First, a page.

Coalition must clarify property goals
EVERYBODY is having a pop at the banks this week but our leaders are still shy about telling us what the game plan is when it comes to property.
It is no good having Taoiseach Enda Kenny standing up in the Dail, as he did yesterday, and telling the world that banks will be forced to lend to home buyers when nobody knows what he wants. Mr Kenny needs to spell out clearly what the Government wants when it comes to house prices.
This is simple enough: house prices can only rise, fall or remain stable.
There would be benefits and disadvantages to each of these eventualities. Rising prices would take some of the pressure off the banks and reduce negative equity which might encourage people to start repaying their mortgages in the hope that their house will one day be worth something.
Stable house prices could also help consumer confidence to recover and allow people to begin planning for the future.
Falling prices would restore the country's competitiveness, reduce wage pressures and reward those who held off from buying. It would, in other words, restore moral hazard rather than the existing system which does almost the exact opposite. At present it is difficult to work out what the Government is playing at, but on balance it seems likely the Government is trying to inflate prices. The last Budget introduced generous tax incentives for first-time buyers despite the fact that almost every report into the collapse of the economy criticised the tax reliefs available to home buyers.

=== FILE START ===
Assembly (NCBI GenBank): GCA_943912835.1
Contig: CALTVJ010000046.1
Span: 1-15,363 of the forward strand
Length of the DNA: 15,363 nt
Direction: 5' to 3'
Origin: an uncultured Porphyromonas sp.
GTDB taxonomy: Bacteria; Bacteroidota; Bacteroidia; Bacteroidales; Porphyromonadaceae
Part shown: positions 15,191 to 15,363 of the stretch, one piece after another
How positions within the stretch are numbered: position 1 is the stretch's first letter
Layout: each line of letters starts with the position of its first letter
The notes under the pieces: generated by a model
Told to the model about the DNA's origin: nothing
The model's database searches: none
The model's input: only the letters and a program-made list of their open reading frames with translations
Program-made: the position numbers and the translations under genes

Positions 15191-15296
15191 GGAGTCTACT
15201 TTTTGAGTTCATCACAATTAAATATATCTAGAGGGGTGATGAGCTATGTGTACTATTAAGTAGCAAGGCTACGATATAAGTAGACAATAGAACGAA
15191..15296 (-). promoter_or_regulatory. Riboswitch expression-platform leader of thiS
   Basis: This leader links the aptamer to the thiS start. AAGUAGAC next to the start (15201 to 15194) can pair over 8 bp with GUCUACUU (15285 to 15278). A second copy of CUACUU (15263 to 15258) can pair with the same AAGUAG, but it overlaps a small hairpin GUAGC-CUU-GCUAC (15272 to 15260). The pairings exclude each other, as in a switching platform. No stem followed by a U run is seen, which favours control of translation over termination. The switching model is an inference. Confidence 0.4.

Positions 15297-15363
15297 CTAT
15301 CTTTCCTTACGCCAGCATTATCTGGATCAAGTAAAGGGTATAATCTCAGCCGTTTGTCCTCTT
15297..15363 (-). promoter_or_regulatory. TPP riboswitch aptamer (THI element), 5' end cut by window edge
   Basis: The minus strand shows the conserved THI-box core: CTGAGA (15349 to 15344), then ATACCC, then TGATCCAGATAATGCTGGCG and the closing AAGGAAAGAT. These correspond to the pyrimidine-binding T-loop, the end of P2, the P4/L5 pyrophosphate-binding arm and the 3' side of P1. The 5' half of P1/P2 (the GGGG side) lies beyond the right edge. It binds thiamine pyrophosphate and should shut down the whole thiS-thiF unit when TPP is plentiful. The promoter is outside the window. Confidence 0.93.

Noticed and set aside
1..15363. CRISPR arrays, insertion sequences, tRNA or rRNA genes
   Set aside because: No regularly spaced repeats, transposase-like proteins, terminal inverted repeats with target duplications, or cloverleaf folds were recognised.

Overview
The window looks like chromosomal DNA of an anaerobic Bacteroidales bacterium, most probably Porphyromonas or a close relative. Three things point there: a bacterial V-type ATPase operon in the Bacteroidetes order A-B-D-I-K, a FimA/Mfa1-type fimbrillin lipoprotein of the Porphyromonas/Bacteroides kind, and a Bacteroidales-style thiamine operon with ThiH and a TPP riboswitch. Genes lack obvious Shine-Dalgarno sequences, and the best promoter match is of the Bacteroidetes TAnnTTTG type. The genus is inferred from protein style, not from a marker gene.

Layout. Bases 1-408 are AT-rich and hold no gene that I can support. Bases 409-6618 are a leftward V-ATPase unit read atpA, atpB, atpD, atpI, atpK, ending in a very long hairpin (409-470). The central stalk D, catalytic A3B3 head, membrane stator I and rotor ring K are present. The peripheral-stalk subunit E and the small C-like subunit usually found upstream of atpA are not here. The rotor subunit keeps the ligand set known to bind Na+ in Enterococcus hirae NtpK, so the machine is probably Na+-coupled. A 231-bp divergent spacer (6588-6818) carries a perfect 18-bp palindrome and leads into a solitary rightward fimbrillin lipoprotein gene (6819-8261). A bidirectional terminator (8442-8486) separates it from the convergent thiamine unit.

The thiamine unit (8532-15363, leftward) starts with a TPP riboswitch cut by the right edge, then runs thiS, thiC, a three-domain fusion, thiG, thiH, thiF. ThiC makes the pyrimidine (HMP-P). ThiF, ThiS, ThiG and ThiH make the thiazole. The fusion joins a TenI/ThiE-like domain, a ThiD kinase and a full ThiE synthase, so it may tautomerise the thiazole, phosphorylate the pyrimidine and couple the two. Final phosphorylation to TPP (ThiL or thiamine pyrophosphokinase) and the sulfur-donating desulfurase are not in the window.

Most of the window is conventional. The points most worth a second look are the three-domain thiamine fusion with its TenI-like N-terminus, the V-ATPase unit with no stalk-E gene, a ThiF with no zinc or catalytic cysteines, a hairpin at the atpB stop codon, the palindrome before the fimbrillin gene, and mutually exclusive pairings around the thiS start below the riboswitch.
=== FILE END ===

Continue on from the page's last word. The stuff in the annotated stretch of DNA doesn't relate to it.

Those reliefs will allegedly end in December, but history suggests that governments of all political hues cannot resist tampering with the market and some other scheme will emerge.
The other sign that the Government wants property prices to rise was yesterday's curious pledge by Mr Kenny to force the state-owned banks to lend to people who want mortgages. This is not a wise use of the banks' scarce capital unless it is official policy to jack up prices.
There is, after all, no real need for mortgage lending per se. It is not a productive way to use money which could instead be lent to businesses for investment in plant and machinery that would create real jobs.
In fact, there is a good argument to be made for banning mortgages completely when cash is so scarce. To be sure, house prices would fall, but the houses themselves would not disappear.
The obvious snag to banning, or more realistically curtailing, mortgages would be the wave of defaults that would follow.
The Government does not face an easy choice. Every decision it makes carries grave consequences but it would be useful for Mr Kenny to make his preferred outcome clear. After all, a simple announcement that he wants prices to rise would probably ensure that that happens. That sounds like a much cheaper way of tinkering with the market than forcing banks to lend to people who may not be able to afford the repayments.